Ethereum vs Solana: which is better?
Feb 4, 2022
For years, speculation has been mounting over whether Ethereum would eventually overtake Bitcoin, and become the leading cryptocurrency by market cap. But it’s also worth thinking about the long line of so-called ‘Ethereum killers’, posing a threat from behind.
Of these, Solana is arguably the most popular. In early 2021, it was just one among several dozen altcoins buoyed by a bullish crypto market. Just a few months later, and it’s broken away from the pack and is being taken seriously as a challenger to Ethereum.
Why are both cryptocurrencies so popular?
Solana is emblematic of the ‘gold rush’ perception of crypto in general — early investors in the currency at the start of the year would have been able to make a hundredfold return on the stake. A parabolic rise of this kind is almost guaranteed to raise eyebrows — and attract investment.
The Ethereum network went live in 2015, having first been envisioned by designer Vitalik Buterin back in 2013. Buterin made the point that blockchain technology wasn’t just useful for dealing with money, but could be used in other applications, too — but that first, it would need to speak a slightly different language. Ethereum wasn’t the first altcoin, but it was the first to gain mainstream attention in the same manner as Bitcoin.
Solana’s popularity is built on many of the same technical foundations. The sudden explosion in price that it’s enjoyed over the last few years is undoubtedly self-reinforcing.
What is the purpose of Ethereum?
Ethereum is a programmable blockchain, set up to support a range of goals. We’ve already touched on smart contracts, but that isn’t the end of what Ethereum can do. The blockchain is able to facilitate the development of decentralised apps, and can form the basis for non-fungible tokens. Among the most popular application of the technology is DeFi, or decentralised finance. Ethereum’s compatibility with a range of apps makes it a go-to choice for many developers — and it will take something significant to alter that preference.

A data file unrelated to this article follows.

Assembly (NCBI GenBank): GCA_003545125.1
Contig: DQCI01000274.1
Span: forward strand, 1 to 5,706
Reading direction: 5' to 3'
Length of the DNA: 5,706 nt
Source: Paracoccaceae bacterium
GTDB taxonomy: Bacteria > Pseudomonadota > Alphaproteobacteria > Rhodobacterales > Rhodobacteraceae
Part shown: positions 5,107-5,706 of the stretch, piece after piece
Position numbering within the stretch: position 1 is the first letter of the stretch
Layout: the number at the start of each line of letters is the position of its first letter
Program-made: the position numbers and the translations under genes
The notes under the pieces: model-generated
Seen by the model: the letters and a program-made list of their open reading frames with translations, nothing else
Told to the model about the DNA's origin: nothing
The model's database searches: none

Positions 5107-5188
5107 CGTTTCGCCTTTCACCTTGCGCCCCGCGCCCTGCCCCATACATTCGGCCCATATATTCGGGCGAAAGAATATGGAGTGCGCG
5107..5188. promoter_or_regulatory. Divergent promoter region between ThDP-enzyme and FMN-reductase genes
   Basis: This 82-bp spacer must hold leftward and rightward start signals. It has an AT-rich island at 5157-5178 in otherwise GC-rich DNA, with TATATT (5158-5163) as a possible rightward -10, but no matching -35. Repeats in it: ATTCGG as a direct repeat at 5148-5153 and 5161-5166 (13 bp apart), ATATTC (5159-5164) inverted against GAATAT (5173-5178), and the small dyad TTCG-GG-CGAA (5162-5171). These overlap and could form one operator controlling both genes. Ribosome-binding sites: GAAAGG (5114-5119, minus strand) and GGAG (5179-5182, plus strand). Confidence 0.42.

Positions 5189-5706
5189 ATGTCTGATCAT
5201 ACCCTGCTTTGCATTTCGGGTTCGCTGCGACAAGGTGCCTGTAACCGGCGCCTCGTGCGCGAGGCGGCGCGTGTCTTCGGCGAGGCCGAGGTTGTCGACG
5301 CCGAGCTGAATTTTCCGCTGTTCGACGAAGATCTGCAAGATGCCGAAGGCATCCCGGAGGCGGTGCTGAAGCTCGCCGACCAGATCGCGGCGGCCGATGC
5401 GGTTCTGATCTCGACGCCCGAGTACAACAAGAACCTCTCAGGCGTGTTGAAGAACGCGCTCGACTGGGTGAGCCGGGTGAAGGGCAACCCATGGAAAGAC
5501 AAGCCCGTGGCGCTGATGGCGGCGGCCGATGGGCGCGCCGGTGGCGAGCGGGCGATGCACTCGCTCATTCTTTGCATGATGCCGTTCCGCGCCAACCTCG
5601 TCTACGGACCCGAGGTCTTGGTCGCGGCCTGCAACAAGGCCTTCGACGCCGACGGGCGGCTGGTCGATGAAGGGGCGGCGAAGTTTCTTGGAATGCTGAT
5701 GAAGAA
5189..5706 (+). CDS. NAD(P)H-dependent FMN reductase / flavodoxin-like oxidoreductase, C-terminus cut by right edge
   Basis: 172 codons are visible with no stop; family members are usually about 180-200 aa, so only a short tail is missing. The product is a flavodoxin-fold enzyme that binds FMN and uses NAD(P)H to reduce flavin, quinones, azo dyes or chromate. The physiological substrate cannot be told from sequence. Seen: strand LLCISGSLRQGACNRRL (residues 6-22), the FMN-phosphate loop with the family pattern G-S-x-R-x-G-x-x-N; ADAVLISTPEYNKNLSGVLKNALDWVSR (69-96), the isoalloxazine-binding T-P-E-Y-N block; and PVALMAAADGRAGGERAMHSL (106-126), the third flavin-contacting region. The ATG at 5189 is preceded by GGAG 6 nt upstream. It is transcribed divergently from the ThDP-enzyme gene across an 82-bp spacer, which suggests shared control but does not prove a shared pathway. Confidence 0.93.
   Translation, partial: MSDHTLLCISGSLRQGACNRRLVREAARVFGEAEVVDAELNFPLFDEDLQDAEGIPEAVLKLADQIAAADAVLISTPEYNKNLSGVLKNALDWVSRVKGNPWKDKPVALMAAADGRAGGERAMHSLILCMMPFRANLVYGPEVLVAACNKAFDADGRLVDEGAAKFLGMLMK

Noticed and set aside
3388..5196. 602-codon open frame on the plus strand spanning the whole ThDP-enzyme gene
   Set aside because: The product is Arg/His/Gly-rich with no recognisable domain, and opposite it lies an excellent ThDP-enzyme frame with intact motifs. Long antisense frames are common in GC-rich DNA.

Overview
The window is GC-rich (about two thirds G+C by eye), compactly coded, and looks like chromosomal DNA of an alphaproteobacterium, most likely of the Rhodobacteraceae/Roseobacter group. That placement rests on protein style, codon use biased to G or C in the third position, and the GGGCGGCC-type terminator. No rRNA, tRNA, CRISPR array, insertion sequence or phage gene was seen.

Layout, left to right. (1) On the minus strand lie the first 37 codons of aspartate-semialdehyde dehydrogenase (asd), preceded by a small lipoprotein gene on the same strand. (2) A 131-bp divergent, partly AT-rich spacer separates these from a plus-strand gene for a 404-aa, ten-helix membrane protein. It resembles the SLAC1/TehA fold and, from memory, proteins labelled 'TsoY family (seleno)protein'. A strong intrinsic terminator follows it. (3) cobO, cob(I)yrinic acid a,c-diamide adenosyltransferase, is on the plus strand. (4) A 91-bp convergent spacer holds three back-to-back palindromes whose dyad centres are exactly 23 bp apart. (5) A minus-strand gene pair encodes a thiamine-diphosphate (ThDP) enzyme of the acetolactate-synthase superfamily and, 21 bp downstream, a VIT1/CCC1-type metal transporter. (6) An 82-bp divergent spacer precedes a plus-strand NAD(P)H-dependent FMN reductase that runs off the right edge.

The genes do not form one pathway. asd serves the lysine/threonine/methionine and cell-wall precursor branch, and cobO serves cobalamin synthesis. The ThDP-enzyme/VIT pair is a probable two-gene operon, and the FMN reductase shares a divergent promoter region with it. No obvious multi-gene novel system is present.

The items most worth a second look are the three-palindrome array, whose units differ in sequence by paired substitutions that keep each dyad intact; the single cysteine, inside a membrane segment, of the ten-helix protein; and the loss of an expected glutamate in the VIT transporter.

Naturally, you don’t need to have any interest in either of these functions to invest in Ethereum; the coin can be used as a straightforward (though volatile) digital commodity.
What is the purpose of Solana?
Solana was devised to address the problems inherent in scaling a blockchain. This is due to the rapid increase in the number of people taking an interest in crypto, and the bandwidth limitations restricting transaction throughput for those wishing to use a given blockchain. Using some clever technical trickery, Solana has come up with several fairly convincing answers to problems that have eluded other blockchain platforms.
Solana, like Ethereum, offers a basis for non-fungible tokens. These are digital versions of collectors items, like artworks, which have generated a great deal of excitement among digital creatives like visual effects artists and 3D modellers. The first move in this direction by Solana was Degenerate Apes, a collection of more than 10,000 portraits of apes which can only be purchased in SOL. The desirability of things like this can have a marked impact on the value of a given currency — and the trading volume of Degenerate Apes is in the tens of millions.
Similarities and differences
Like any ‘Ethereum killer’, Solana performs many of the same functions as Ethereum, and offers many of the same features. The emphasis of both coins is on the facilitation of smart contracts — which are basically programs that execute once a pre-agreed set of conditions have been fulfilled.
While Ethereum, for the time being, remains based in proof of work consensus mechanism, Solana uses a form of proof of history to cryptographically establish the passage of time between two events. It does this without relying on any central timekeeping authority, and instead by holding elections using proof of stake to determine who is the proof of history ‘leader’.
The award system, and the SOL coin, is rooted in Proof of Stake, which basically means that the more SOL staked by an individual, the more likely they will be to benefit from the system. Smaller stakeholders can also chip in SOL to big validators, and thereby receive a slice of the action. Consequently, even smaller holders can contribute right from the start.